'A Family Affair' movie review: Zac Efron and Nicole Kidman's tedious age-gap sex-fest is a dull affair

'A Family Affair' movie review: Zac Efron and Nicole Kidman's tedious age-gap sex-fest is a dull affair


Nicole Kidman, Joey King and Zac Efron in a scene from 'A Family Affair'

Nicole Kidman, Joey King and Zac Efron in a scene from 'A Family Affair' | Photo Credit: Netflix

After weeks of showing steamy scenes between a thirsty Zac Efron and Nicole Kidman, Netflix is ​​now streaming A Family Affair – a romantic comedy that once again delivers a boring story about age differences. The latest romantic comedy is proof of Hollywood's delusion that even the dullest stories can be saved by pairing up provocative stars.

The story revolves around Chris Cole (Zac Efron), an overly arrogant movie star whose knowledge of everyday life is as limited as his acting range. His character, a thirtysomething diva struggling with intimacy issues, comes into the life of Brooke Harwood (Nicole Kidman), a widowed fashion writer living in a waterside mansion, and the mother of Cole's frustrated PA, Zara (Joey King). The two are thrust together into a number of contrived and painfully awkward situations, which are presented as forbidden romance.

A Family Affair (Hindi)

Director: Richard LaGravenese

Mould: Nicole Kidman, Zac Efron, Joey King, Liza Koshy, Kathy Bates

Runtime: 114 minutes

Plot: A surprise romance leads to comical consequences for a young woman, her mother and her movie star boss as they confront the complexities of love, sex and identity

From the start, the film's narrative is filled with frustration. Chris, angry, barges into his overworked assistant's house, where he meets Brooke. The ensuing romance between Chris and Brooke feels inorganic, wooden and devoid of any real chemistry, instead relying on the novelty of the star-couple to carry the story forward.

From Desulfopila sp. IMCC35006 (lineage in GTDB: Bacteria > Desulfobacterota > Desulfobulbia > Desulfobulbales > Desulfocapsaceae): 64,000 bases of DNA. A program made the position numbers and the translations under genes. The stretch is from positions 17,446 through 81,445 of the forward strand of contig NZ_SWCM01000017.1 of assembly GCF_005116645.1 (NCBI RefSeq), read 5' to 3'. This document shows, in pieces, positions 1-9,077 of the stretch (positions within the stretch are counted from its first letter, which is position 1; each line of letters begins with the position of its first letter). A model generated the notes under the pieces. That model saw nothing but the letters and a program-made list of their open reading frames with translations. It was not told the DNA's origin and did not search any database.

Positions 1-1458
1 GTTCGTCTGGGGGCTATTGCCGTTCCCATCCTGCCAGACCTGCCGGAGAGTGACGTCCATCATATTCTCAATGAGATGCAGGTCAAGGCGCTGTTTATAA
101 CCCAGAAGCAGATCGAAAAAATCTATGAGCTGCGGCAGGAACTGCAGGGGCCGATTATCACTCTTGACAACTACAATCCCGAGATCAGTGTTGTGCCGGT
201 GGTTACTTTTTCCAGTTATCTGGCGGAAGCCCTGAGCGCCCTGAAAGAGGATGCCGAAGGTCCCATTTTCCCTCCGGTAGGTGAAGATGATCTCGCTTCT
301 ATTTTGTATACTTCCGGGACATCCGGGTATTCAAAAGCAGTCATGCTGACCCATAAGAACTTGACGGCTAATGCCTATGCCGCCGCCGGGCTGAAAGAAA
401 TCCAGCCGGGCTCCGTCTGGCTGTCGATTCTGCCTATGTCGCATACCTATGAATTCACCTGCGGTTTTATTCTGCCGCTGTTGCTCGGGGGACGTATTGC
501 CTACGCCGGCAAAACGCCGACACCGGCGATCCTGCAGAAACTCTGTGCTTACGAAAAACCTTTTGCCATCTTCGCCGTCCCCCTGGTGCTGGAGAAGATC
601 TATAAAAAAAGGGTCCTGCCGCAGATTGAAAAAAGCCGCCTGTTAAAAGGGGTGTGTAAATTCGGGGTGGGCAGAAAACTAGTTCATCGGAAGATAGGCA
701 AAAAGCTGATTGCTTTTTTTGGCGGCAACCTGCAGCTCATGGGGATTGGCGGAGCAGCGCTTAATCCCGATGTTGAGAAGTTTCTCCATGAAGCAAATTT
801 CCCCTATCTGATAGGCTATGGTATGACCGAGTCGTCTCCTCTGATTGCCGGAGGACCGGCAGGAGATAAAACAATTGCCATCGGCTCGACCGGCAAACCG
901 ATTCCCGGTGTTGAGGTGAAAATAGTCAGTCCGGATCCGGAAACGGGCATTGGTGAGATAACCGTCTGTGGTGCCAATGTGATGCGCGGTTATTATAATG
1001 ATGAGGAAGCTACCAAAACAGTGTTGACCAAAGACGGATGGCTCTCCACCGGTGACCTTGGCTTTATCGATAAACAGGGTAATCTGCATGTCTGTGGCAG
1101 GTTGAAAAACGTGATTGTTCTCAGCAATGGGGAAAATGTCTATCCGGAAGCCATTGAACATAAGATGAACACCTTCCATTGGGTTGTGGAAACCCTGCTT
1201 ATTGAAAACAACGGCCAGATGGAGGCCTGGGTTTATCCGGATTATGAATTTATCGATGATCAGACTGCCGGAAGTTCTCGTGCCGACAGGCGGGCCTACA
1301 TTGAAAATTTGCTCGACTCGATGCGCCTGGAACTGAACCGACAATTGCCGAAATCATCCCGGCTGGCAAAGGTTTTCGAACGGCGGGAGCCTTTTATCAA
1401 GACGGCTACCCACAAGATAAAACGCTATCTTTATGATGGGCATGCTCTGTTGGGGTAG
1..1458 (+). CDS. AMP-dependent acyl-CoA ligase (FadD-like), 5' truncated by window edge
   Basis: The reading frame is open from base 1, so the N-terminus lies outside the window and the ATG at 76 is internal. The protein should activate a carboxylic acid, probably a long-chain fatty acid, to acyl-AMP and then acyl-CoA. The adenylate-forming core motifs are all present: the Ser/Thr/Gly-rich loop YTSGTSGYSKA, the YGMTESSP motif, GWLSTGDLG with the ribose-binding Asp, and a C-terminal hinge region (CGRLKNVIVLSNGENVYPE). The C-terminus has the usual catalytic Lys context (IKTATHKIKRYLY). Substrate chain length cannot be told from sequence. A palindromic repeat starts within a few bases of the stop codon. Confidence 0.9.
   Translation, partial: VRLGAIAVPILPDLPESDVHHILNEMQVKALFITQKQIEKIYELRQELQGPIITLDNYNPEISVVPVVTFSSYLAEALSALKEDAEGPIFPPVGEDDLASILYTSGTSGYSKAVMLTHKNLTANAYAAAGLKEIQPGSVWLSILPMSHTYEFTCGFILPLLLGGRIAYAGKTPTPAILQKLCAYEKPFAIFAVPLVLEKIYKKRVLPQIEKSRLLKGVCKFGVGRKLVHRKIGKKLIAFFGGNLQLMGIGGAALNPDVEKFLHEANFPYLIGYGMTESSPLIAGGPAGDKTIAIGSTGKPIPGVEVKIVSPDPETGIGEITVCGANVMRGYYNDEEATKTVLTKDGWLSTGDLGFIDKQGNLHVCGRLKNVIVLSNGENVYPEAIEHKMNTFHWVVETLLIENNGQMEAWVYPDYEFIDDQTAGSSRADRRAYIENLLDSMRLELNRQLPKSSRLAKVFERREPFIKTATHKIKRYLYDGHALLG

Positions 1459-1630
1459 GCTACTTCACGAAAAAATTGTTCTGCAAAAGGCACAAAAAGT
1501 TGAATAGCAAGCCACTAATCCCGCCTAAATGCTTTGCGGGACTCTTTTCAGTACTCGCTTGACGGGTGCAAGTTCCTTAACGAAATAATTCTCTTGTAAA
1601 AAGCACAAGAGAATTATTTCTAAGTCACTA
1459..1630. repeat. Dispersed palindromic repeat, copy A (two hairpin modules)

A scene from 'A Family Affair'

A scene from 'A Family Affair'

There are obvious similarities with Prime Video's Anne Hathaway-starring film, your viewFrom the start of this year, it seemed like it was inevitable. your view A new, nuanced look at romance between a middle-aged woman and a young star – with genuine chemistry and mature reflections on love and life – with family The film is awash in a sea of ​​clichés and forced humour.

Hathaway's acting draws you into a believable, tender relationship that resonates, while the Ephron-Kidman pairing feels like an awkward blind date gone wrong, spoiled by writing that replaces wit with slapstick. Their sexual tension is neither provocative nor convincing, and the supposed horror and disgust at Zara is played for non-existent laughs.

after a stellar performance last year Iron ClawIt's painful to see Efron revert to his typical comedic overacting. His character here is so out of touch with reality that he hasn't been to the grocery store in decades. Efron's performance veers from smugness to confused incompetence, never finding a middle ground that makes his character even slightly relatable.

Kidman, on the other hand, is woefully miscast as Brooke. Her sudden inexplicable attraction to this man-child is about as believable as a tabloid headline. The script doesn't do much for her, giving her nothing more than recycled rom-com tropes to work with.

A scene from 'A Family Affair'

A scene from 'A Family Affair'

Director Richard LaGravenese and screenwriter Cary Solomon lose their way early on. The film's pace is erratic, with unresolved sexual tension being squashed too early, causing the plot to wander from one predictable scenario to the next.

There's not much to say about King, his selfish impulses are just annoying. The supporting characters played by Liza Koshy and Sherry Cola are reduced to mere supporting roles. Even Kathy Bates, the only voice of reason in the film, exists only to highlight the flaws of the main characters.

In the end, the only laugh with family All that remains of the film is a desperate “Your Mom” ​​joke at her own expense. The real punchline? It feels like the film's existence hinges entirely on this last attempt at humor — or maybe the biggest joke of all is that it was made at all.

A Family Affair is currently streaming on Netflix


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